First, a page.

Support Local News.

At a moment of historic disruption and change with the ongoing COVID-19 pandemic, the calls for social and racial justice and the upcoming local and national elections, there's never been more of a need for the kind of local, independent and unbiased journalism that The Day produces.
Please support our work by subscribing today.

Rick's List — Naive Edition

The other evening at a dinner party, I made on offhand comment, something about, "Gosh, I don't see anything bad happening anywhere in this fine world of ours ever again."

And one of the folks eating foie gras said, "Hey, if you ever decide to recount this conversation in print, make sure you spell 'foie gras' correctly."

He was spot on! I was going to spell it "foix gras," because I never can get it straight — sort of like "hors d'oeuvres," which I always want to spell "horse d'oeuvres" because, when we were growing up, my Mom would make this amazing appetizer where she'd put a mixture of gouda cheese, raspberry froth, and tenderloin of pony on water crackers. So I think that's where the "horse" part comes from.

ANYWAY, the dinner guest, referring to my remark about nothing bad happening in the world, said, "You're naïve, my friend."

"Whoa!" I said. "It's not like I just fell off the turnip truck, which, as you might know, is an old southern idiom suggesting that I'm not naive."

"Right. But why turnips?"

Which was an excellent question. Why turnips, indeed? I did a bit of homework. Turns out the guy who originated the phrase — the head of a think-tank of professional idiom writers — chose "turnip" after hours of heated debate with colleagues. A small contingency strongly wanted to go with "It's not like I just fell off the rootabaga truck." And one contrarian, for some reason, thought the phrase should be, "It's not like I just fell off a standard-sized, 195-foot river shipping barge loaded with a variety of winter root vegetables."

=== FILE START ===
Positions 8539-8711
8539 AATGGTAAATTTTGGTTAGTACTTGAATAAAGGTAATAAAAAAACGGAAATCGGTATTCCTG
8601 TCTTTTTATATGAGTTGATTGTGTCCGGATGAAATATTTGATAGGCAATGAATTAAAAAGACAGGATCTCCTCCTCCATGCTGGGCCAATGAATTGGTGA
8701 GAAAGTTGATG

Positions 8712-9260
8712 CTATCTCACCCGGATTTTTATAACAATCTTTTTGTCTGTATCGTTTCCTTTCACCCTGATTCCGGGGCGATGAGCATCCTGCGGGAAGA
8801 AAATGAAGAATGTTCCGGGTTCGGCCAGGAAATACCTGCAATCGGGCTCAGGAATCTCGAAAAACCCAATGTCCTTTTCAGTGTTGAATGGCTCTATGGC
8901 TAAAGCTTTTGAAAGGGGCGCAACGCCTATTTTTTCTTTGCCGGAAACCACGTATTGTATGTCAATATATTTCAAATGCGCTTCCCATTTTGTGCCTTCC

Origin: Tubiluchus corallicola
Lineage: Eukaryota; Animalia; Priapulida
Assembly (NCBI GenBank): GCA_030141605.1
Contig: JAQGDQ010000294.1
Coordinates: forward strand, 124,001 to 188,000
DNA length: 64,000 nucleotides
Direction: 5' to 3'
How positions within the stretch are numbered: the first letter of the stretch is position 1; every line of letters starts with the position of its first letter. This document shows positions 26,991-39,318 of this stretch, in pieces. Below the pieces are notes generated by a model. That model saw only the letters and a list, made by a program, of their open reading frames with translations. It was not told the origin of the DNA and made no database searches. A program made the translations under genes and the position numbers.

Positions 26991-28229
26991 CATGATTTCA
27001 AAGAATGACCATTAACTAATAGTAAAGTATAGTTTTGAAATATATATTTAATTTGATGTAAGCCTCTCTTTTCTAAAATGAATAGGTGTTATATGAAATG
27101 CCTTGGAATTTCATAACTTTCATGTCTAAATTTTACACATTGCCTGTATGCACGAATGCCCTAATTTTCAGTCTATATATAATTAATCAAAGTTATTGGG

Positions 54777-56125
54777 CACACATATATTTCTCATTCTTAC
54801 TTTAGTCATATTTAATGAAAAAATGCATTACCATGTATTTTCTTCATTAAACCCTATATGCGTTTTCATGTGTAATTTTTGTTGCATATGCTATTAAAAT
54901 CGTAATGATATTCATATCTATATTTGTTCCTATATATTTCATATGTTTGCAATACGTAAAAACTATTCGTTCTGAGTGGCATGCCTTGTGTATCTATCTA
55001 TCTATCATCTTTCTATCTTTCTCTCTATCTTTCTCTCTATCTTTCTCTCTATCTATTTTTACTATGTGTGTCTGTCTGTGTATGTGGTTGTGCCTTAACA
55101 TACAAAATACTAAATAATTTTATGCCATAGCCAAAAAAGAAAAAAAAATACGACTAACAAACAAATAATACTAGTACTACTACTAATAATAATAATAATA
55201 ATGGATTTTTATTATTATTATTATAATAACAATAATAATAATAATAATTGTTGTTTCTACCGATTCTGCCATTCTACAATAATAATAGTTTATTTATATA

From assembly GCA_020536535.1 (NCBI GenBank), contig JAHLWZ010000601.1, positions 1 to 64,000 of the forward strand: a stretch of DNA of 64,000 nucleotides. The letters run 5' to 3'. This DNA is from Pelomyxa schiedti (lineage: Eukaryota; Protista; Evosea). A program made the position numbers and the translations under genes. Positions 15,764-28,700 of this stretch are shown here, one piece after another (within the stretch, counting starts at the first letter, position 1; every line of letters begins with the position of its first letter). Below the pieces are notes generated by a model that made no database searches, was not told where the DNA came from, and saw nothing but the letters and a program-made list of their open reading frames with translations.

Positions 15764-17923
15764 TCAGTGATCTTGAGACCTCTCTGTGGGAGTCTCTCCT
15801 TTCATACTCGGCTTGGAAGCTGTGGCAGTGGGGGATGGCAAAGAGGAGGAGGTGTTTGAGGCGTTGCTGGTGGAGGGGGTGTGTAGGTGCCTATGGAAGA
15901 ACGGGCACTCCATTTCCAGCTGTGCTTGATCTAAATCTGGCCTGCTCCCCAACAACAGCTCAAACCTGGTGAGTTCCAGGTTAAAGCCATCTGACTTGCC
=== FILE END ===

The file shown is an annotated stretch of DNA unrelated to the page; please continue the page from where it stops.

All of this made me dig into the history of two other popular "naive" cliches.

1. "This ain't my first rodeo" — First used by crime scene cleanup crews who found that saying "This ain't the first time I've had to scrub arterial blood spray from a triple homicide off the walls" made folks uncomfortable. Someone suggested the rodeo scenario, though in the form of "This ain't my fourth rodeo."

After complaints from a variety of professional bull riders and calf-ropers, who issued a joint statement that most if not all professional cowboys are completely comfortable with the nuances of the competitions after that initial run, the bromide was amended to the "This ain't my first rodeo" idiom we so enjoy hearing today.

2. "I was born at night, but it wasn't last night" — You don't hear this one as much anymore. Picky users of overworked platitudes say that even the most naive among us acknowledge a newborn can't talk. To imply, then, that someone springs from the womb with sufficiently developed speech to say, "Hey, I might be naive, but please remember I was only born last night" is absurd.


Loading comments...
Hide Comments